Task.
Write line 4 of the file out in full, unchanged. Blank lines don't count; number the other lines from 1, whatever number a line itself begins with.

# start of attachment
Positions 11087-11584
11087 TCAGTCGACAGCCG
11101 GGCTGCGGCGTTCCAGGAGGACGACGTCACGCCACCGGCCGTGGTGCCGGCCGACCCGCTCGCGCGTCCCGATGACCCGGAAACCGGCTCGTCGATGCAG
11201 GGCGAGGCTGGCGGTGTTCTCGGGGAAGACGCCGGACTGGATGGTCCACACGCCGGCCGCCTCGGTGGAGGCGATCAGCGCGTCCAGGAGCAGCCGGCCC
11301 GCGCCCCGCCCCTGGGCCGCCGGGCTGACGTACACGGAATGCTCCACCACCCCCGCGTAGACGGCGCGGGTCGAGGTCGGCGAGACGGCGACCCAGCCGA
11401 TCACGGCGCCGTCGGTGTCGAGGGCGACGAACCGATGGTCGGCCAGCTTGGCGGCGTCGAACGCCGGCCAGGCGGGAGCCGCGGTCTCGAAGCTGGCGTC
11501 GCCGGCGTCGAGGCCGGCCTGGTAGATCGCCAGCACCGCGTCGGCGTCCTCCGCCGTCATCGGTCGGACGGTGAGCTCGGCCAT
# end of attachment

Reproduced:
11201 GGCGAGGCTGGCGGTGTTCTCGGGGAAGACGCCGGACTGGATGGTCCACACGCCGGCCGCCTCGGTGGAGGCGATCAGCGCGTCCAGGAGCAGCCGGCCC